Experiment Shows Sochi Olympics Visitors Are Targeted by Hackers

NBC News fails to mention some very important aspects

A lot of people are visiting the Russian city of Sochi during the Sochi 2014 Winter Olympics. Cybercriminals are well aware of the fact that many of them will connect to the Web while there, so they’re prepared to hack into their computers and phones.

NBC News has set up an experiment with the aid of Trend Micro Senior Threat Researcher Kyle Wilhoit to see just how long it takes hackers to tap into the devices of those who connect to the Internet from Sochi.

The experiment has shown that all devices are targeted. Within 24 hours, the Apple MacBook Air, the Lenovo laptop running Windows 7 and the Android smartphone set up by Wilhoit with the information of NBC Chief Foreign Correspondent Richard Engel were targeted.

Wilhoit set up the devices to look like they contained Engel’s information to make them more appealing to cybercriminals.

Apparently, hackers (from Russia) took the bait and started retrieving information from the computers in no time. In the case of the smartphone, malicious software was downloaded while Engel surfed the Web for information on the Sochi Olympics.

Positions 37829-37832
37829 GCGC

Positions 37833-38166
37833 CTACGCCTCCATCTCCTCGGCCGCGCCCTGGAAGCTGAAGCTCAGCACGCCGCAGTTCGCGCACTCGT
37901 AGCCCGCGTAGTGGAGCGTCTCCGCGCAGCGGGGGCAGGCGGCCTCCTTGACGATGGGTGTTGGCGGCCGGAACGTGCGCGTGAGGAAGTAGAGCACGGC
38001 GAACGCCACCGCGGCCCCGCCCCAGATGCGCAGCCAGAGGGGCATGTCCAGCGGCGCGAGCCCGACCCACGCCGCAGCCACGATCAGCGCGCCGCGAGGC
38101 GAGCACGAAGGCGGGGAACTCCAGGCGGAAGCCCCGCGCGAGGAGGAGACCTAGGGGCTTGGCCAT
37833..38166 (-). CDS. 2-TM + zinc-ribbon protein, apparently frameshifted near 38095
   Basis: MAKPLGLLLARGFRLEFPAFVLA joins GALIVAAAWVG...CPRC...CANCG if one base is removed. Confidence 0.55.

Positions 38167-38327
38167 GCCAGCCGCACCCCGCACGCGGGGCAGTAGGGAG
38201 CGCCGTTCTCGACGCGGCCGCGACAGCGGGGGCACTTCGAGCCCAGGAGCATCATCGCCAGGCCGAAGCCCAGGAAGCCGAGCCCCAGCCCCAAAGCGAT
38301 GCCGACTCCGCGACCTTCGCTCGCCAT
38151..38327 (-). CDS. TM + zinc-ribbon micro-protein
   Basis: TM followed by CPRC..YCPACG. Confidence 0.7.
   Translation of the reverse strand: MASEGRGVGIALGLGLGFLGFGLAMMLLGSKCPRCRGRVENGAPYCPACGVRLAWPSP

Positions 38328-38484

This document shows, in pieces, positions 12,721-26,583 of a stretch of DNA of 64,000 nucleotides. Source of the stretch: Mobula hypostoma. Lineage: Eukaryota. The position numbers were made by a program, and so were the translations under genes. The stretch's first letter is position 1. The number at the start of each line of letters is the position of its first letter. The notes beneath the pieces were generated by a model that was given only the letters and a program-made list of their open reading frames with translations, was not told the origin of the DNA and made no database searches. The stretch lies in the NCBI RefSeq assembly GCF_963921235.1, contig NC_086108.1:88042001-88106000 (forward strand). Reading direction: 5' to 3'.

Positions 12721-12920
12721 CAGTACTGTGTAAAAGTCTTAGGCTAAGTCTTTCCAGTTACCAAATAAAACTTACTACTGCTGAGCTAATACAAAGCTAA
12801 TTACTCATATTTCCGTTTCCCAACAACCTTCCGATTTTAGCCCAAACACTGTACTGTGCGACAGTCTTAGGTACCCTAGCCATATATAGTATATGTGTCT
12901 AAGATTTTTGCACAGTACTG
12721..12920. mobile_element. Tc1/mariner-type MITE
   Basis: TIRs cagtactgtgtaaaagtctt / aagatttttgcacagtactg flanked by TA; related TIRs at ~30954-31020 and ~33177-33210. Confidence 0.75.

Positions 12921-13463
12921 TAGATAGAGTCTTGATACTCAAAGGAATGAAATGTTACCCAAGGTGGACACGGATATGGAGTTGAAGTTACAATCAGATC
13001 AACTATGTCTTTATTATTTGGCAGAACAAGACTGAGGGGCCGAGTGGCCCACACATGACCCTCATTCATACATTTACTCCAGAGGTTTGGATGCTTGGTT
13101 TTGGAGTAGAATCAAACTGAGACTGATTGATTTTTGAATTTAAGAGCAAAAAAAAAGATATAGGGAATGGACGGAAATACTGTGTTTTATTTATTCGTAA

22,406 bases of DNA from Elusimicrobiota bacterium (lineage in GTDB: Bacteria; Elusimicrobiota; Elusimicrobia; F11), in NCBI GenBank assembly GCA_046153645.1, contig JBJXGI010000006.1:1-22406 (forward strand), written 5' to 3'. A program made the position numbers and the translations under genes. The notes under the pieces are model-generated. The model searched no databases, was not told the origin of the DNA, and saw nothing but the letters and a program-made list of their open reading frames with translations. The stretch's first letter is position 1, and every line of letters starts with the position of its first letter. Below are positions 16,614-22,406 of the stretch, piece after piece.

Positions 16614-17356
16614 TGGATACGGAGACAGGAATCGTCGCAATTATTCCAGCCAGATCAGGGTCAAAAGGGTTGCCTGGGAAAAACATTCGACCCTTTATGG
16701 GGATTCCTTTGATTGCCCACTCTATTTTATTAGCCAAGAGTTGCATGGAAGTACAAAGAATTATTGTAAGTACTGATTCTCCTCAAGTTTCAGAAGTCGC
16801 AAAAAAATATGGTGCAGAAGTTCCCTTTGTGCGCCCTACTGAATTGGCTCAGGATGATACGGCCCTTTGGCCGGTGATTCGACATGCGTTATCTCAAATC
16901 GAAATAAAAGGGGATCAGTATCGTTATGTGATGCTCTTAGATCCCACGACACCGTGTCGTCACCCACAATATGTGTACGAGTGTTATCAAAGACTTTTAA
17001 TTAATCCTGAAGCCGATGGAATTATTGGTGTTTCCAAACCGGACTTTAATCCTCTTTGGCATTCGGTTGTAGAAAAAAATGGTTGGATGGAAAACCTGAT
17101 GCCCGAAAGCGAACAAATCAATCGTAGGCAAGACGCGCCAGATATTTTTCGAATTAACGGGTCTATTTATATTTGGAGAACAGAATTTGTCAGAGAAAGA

NBC’s experiment is meant to show Sochi visitors the risks of surfing the web. However, the report fails to mention some important things.

It’s well known that there are many cybercriminals in Russia, and it’s unsurprising that they’re trying to profit from the event. Users should be highly cautious when using their devices while attending the Olympics.

However, they should always be careful, not only during the Sochi event. Experts have often advised against using public Internet for sensitive online operations, such as online banking, particularly when traveling.

Furthermore, the devices set up by Wilhoit had no security software installed on them, so no wonder cybercriminals were able to breach them so quickly.

And it’s not like all the public Wi-Fi connections were secure during the 2012 Summer Olympics in London. At the time, BT, which provided most of the Wi-Fi hotspots for Olympics attendees, advised people to use Virtual Private Network (VPN) software to protect their sensitive information.

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